Modeling hepatitis C virus kinetics during liver transplantation reveals the role of the liver in virus clearance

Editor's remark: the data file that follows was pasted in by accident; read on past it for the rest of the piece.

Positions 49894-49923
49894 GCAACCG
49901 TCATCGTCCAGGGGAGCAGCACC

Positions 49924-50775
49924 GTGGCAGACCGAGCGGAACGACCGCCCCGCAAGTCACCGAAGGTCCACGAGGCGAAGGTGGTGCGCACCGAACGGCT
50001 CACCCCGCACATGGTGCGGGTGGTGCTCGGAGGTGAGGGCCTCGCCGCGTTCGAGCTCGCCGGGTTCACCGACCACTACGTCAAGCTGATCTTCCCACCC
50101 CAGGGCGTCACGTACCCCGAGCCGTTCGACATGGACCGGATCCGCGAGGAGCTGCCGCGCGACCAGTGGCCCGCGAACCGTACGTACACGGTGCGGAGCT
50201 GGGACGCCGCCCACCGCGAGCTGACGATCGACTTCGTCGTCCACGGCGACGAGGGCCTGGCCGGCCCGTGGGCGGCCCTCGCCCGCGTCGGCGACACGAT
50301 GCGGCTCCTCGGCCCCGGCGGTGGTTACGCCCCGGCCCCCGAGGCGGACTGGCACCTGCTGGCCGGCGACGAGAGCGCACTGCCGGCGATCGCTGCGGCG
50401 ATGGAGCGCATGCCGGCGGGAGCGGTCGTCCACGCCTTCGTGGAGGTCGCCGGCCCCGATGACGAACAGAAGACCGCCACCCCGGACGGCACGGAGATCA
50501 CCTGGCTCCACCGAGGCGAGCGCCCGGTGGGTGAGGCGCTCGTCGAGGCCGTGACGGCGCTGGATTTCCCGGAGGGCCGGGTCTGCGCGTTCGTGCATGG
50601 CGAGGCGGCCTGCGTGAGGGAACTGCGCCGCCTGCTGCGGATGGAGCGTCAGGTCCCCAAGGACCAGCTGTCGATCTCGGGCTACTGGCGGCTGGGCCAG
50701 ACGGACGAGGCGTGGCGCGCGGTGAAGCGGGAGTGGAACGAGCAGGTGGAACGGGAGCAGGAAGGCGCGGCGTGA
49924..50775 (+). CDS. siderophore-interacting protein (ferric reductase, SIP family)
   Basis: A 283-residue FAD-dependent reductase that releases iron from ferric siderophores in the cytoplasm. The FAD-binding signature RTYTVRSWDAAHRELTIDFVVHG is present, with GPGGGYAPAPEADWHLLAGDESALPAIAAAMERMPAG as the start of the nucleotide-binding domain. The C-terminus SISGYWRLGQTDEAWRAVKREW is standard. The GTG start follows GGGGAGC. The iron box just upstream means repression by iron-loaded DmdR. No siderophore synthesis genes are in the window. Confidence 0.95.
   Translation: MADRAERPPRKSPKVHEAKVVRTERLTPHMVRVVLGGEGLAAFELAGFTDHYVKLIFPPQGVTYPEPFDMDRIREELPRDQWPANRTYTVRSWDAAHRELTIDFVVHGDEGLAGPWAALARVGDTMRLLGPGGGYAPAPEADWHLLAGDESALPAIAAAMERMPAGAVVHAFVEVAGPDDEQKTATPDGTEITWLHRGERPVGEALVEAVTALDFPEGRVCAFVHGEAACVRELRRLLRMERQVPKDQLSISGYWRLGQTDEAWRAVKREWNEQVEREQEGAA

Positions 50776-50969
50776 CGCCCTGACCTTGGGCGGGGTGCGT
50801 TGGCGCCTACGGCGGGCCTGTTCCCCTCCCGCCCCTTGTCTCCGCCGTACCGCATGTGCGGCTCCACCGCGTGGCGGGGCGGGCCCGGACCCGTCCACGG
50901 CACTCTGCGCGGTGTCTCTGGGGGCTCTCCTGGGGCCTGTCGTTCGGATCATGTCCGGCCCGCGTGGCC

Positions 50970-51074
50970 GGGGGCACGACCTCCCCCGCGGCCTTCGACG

While the liver, specifically hepatocytes, are widely accepted as the main source of hepatitis C virus (HCV) production, the role of the liver/hepatocytes in clearance of circulating HCV remains unknown. Frequent HCV kinetic data were recorded and mathematically modeled from 5 liver-transplant patients throughout the anhepatic (absence of liver) phase and for 4 hours post-reperfusion. During the anhepatic phase, HCV remained at pre-anhepatic levels (n=3) or declined (n=2) with t1/2~1h. Immediately post-reperfusion, virus declined in a biphasic manner in 4 patients consisting of a rapid decline (t1/2=5min) followed by a slower decline (t1/2=67min). Consistent with the majority of patients in the anhepatic phase, when we monitored HCV clearance at 37°C from culture medium in the absence/presence of chronically infected hepatoma cells that were inhibited from secreting HCV, the HCV t1/2 in cell culture was longer in the absence of chronically HCV-infected cells. The results suggest that the liver plays a major role in the clearance of circulating HCV and that hepatocytes may be involved.